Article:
So you’ve devoted hours watching in awe, shock and anger as wave upon wave of protests sweep across the Middle East and Northern Africa. You watch as kids die while Western journos run for cover. You read the occasional first-hand accounts over the social nets of how regular people fed up with hopelessly looking for work risk losing the little they own (not to mention their lives) take to the streets to stand firm as a tornado of oppression swirls toward them.
You want to do something, sure, but what? Maybe it’s time to start an Armchair Revolution.
Being an ocean away makes it difficult to offer first-hand assistance, but with technology and ambition there is much that can be done: Bombard embassies with electronic, voice and paper communication (or go in person if you live near DC); retweet the key Twitter feeds; join the various supportive Facebook pages; storm the in boxes of editors of newspapers (and state bullhorns) in each country; and simply add your voice. It’s small, but more than ever it can be be heard. Please email me additional links or post them in the comments field.
Photo: Rick Robinson
OverviewMiddle East region unrest, country by country on an interactive map.
CNN’s country by country description of how unrest has affected each country.
2118 Kalorama Road NW, Washington DC 20008
The Permanent Mission of Algeria to the United Nations is on the Web
Newspaper: Liberte Newspaper (in French)
Newspaper: La Tribune (in French)
3521 International Court, NW, Washington DC 20008
Newspaper: al-Ahram Weekly (in English)
Newspaper: The Middle East Times (in English)
3504 International Drive, NW, Washington DC 20008
An extensive collection of Information on Jordan including materials from the Jordan Tourism Authority.
Newspaper: The Jordan Times (in English)
Newspaper: Jordan Star (in English)
The Syrian Arab Republic Embassy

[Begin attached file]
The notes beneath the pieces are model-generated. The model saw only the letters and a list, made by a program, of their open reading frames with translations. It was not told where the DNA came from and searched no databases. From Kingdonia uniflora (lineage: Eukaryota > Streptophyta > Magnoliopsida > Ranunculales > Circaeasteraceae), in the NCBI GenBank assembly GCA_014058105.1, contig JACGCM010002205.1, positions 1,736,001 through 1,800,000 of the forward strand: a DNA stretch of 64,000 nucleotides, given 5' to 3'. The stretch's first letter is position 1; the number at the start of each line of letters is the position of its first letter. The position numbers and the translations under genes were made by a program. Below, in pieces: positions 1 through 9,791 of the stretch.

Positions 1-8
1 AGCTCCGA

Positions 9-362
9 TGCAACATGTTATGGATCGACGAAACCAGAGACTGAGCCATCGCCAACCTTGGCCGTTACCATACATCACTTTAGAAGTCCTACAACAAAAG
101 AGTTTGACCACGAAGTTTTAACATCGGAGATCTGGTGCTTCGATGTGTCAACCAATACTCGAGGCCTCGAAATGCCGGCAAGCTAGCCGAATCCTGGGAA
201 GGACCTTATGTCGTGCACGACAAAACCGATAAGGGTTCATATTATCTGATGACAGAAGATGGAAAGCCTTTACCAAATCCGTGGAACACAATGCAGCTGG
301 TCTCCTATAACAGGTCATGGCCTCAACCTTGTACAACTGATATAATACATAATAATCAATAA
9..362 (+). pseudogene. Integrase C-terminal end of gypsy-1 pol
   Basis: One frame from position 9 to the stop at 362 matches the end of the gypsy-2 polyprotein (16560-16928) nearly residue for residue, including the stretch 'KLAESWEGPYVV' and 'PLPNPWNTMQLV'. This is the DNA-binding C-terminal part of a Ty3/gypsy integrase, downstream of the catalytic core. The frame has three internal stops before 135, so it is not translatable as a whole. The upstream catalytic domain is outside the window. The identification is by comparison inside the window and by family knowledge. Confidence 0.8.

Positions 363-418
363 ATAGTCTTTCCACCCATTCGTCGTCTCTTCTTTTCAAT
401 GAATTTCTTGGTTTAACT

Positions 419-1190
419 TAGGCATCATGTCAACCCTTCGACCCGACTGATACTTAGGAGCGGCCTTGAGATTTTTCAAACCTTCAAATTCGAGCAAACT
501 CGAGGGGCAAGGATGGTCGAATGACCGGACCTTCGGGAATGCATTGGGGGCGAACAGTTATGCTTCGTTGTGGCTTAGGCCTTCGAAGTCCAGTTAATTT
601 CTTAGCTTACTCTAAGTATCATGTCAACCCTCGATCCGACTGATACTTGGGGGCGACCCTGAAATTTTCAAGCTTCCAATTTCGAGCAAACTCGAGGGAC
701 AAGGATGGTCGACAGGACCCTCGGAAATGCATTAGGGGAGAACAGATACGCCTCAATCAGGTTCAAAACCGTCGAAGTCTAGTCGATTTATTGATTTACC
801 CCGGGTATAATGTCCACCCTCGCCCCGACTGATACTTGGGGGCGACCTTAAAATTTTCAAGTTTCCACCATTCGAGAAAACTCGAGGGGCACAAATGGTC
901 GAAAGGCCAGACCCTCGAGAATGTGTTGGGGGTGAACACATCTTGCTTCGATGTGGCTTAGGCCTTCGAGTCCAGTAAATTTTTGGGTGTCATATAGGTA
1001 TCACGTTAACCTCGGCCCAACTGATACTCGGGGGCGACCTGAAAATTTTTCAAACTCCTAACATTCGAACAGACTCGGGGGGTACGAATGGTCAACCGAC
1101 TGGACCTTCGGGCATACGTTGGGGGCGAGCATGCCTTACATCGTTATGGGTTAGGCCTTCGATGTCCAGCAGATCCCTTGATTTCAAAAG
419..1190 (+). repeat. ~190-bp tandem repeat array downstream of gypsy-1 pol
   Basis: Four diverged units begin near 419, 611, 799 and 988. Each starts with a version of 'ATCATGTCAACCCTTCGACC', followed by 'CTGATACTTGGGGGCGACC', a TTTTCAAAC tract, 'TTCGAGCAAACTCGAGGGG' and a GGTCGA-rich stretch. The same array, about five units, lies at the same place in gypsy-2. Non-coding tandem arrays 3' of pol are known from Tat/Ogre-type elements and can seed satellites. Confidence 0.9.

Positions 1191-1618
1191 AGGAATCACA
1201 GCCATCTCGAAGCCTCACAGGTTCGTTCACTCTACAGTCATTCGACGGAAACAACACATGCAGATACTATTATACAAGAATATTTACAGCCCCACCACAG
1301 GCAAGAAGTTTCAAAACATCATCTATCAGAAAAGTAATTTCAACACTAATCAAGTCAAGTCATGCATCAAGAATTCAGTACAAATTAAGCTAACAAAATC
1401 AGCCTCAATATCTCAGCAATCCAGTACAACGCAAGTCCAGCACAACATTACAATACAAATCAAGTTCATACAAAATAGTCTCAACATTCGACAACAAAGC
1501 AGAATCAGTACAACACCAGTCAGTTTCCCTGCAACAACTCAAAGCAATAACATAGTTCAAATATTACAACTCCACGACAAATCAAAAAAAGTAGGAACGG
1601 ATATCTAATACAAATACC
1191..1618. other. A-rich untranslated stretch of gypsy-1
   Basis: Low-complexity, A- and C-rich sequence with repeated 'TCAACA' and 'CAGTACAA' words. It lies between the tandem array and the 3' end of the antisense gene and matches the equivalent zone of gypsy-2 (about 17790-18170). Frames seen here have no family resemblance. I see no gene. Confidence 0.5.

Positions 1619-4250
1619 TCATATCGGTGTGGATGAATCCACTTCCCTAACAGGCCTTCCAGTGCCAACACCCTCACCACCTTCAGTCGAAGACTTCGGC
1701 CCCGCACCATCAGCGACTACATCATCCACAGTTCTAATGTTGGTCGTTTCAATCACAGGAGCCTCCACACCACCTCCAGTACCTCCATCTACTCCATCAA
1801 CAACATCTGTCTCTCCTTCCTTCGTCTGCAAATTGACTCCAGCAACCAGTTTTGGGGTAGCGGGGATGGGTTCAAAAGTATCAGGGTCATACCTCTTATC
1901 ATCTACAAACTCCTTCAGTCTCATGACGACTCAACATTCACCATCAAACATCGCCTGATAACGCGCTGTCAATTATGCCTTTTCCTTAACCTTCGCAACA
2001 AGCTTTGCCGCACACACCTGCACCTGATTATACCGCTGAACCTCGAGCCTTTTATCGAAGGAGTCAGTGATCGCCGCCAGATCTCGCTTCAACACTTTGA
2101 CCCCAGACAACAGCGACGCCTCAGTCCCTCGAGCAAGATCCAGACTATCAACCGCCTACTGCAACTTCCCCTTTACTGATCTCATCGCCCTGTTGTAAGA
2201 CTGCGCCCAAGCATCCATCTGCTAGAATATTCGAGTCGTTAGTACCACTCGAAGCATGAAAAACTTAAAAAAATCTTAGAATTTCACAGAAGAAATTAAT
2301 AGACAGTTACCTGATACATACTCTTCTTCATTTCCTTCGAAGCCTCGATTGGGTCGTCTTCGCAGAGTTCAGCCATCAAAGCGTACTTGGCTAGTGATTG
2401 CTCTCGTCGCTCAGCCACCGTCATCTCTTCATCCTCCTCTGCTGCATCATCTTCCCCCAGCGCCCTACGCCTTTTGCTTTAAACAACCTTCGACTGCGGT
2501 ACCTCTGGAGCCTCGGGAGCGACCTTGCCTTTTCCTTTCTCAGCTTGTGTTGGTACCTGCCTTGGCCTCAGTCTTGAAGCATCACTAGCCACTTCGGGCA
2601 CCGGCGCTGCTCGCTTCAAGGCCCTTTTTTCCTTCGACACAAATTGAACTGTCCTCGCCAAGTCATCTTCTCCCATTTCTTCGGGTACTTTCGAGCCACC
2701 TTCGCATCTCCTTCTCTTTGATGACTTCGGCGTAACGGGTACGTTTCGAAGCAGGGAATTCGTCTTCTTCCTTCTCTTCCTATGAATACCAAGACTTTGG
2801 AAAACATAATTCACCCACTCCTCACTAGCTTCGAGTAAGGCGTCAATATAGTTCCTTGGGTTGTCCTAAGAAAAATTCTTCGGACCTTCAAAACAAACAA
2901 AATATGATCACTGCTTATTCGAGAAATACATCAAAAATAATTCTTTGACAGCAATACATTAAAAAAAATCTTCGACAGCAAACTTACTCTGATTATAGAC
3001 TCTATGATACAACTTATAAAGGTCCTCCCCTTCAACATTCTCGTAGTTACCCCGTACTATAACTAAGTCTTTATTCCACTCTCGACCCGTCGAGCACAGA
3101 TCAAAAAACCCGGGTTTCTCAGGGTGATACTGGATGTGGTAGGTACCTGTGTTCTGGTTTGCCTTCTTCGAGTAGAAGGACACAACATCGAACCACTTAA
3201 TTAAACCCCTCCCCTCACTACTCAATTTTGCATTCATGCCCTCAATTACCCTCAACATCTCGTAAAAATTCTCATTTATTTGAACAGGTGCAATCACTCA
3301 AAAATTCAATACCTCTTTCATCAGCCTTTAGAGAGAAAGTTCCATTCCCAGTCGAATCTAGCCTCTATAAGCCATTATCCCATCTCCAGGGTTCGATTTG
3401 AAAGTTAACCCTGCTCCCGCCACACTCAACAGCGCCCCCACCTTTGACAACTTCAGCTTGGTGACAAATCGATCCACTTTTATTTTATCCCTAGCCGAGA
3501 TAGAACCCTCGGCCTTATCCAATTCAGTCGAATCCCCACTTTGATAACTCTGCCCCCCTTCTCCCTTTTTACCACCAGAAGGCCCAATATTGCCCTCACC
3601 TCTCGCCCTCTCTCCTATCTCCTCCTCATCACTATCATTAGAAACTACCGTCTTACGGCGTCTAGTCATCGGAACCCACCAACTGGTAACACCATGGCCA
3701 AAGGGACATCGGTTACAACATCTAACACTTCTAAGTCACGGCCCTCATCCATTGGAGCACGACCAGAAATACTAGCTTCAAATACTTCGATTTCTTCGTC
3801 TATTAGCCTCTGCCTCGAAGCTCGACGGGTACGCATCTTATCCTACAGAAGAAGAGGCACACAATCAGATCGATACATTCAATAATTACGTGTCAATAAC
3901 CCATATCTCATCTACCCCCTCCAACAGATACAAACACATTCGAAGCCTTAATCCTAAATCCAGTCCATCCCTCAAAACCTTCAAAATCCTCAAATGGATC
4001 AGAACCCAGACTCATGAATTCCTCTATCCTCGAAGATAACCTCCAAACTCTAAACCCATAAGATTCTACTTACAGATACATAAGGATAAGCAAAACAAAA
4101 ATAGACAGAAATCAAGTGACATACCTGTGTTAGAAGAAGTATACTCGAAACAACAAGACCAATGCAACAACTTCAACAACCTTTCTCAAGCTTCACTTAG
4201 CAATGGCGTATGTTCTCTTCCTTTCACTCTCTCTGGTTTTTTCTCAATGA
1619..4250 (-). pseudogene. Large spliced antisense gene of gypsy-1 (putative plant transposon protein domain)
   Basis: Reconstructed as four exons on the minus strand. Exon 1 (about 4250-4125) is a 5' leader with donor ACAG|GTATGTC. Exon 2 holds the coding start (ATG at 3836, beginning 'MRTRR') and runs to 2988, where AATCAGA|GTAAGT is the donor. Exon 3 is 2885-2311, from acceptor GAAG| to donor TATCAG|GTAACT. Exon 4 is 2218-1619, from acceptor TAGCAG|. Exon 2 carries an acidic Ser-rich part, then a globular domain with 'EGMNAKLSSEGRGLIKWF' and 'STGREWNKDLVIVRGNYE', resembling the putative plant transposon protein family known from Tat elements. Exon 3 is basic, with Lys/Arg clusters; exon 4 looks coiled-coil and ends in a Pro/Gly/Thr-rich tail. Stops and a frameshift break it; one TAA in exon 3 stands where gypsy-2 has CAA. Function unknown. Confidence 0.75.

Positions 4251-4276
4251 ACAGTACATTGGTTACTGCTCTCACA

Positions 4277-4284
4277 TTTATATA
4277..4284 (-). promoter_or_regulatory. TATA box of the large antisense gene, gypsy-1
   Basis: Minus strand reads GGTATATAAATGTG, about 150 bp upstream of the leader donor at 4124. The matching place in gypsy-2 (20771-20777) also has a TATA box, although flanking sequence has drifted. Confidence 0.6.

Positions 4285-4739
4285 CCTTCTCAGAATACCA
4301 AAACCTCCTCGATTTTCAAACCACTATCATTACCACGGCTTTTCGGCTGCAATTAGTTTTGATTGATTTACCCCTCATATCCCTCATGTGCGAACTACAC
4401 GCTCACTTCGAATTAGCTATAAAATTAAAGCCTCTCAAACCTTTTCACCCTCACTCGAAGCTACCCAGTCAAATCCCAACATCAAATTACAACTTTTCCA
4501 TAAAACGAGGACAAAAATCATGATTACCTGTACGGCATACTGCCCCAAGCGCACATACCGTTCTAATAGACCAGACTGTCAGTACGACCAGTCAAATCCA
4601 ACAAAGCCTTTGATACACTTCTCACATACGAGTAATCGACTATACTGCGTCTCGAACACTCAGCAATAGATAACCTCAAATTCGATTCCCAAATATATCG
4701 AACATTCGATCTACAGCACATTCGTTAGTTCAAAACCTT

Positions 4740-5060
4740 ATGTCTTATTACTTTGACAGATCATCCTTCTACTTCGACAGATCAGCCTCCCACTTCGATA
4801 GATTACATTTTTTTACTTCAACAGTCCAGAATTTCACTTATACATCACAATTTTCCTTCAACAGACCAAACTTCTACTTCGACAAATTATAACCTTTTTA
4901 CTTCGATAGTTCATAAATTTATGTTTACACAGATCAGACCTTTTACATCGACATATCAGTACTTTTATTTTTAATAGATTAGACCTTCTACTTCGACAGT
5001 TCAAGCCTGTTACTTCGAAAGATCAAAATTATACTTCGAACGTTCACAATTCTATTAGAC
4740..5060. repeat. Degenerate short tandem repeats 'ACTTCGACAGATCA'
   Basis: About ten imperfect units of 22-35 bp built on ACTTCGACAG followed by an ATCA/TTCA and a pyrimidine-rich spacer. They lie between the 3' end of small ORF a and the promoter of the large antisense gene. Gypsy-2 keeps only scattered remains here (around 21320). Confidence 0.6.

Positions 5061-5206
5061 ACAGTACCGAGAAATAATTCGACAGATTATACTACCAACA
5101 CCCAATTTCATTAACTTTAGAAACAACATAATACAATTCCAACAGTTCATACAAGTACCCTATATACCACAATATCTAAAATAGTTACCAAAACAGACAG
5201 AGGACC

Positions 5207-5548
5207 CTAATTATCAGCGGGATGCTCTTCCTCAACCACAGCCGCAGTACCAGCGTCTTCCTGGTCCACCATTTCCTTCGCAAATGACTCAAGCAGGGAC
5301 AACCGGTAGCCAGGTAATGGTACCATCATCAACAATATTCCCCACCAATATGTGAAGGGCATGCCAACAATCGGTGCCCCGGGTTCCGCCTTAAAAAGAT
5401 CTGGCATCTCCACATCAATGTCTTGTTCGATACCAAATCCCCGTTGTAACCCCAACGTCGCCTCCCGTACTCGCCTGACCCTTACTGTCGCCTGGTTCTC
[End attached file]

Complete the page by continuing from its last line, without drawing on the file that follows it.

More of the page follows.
2215 Wyoming Avenue, NW, Washington DC 20008
Newspaper: al-Thawra (in Arabic, English, French)
1515 Massachusetts Avenue, NW, Washington DC 20005
Telephone: (202) 862-1850
Fax: (202) 862-1858
The Embassy of Tunisia is located on “Embassy Row,” on Massachusetts Avenue.
Newspaper: La Presse de Tunisie (in French)
The Republic of Yemen’s Embassy
2319 Wyoming Avenue, NW, Washington DC 20008
Newspaper: Yemen Times (Yemen, in English)
The State of Bahrain Embassy
3502 International Drive, NW, Washington DC 20008
Telephone: (202) 342-1111
Fax: (202) 362-2192
Newspaper: The Gulf Daily News (in English)
Newspaper: Bahrain Tribune (in English)
Iranian Interests Section (Embassy)
2209 Wisconsin Avenue NW, Washington DC 20007
Telephone: (202) 965-4990
Fax: (202) 965-1073
The Embassy of Iran in Ottawa, Canada is on the Web.
The Permanent Mission of the Islamic Republic of Iran to the United Nations is on the Web.
Newspaper: Iran Daily (in English)
The State of Kuwait’s Embassy
2940 Tilden Street, NW, Washington DC 20008
Telephone: (202) 966-0702
Fax: (202) 364-2868
The Embassy of the State of Kuwait in Ottawa, Canada is on the Web.
The Permanent Mission of Kuwait to the United Nations is on the Web.
Newspaper: The Kuwait Times (in English)
The Republic of the Sudan’s Embassy
2210 Massachusetts Avenue, NW, Washington DC 20008
Telephone: (202) 338-8565
Fax: (202) 667-2406
The Embassy of the Sudan is located on “Embassy Row,” on Massachusetts Avenue.
Newspaper: Sudan Vision
The Kingdom of Morocco’s Embassy
1601 21st Street, NW, Washington DC 20009
Telephone: (202) 462-7979
Fax: (202) 265-0161
News: afrol News
Nice interactive map of Twitter activity.
Facebook pages and Twitter feeds that have helped bring and keep protestors together. (Thanks
Main Facebook page for “25bahman,” which stands for Monday, Feb. 14 on the Persian calender — a page responsible for organising Monday’s protests in Iran. More than 60,000 “likes.”
Main Facebook page for the Egyptian protests, “We Are Khalid Saeed” — named after an Egyptian man, 28, tortured to death. Stats: More than 800,000 “likes”. More than 26,000 photos.
The US State Department’s “Farsi Twitter feed” launched recently.
Main twitter feed for protests in Bahrain
Main twitter feed for protests in Libya:
Main twitter feed for protests in Algeria:
Main twitter feed for protests in Morocco:
Main twitter feed for protests in Cameroon:
Main twitter feed for protests in Kuwait:
Online Community: Global Voices.
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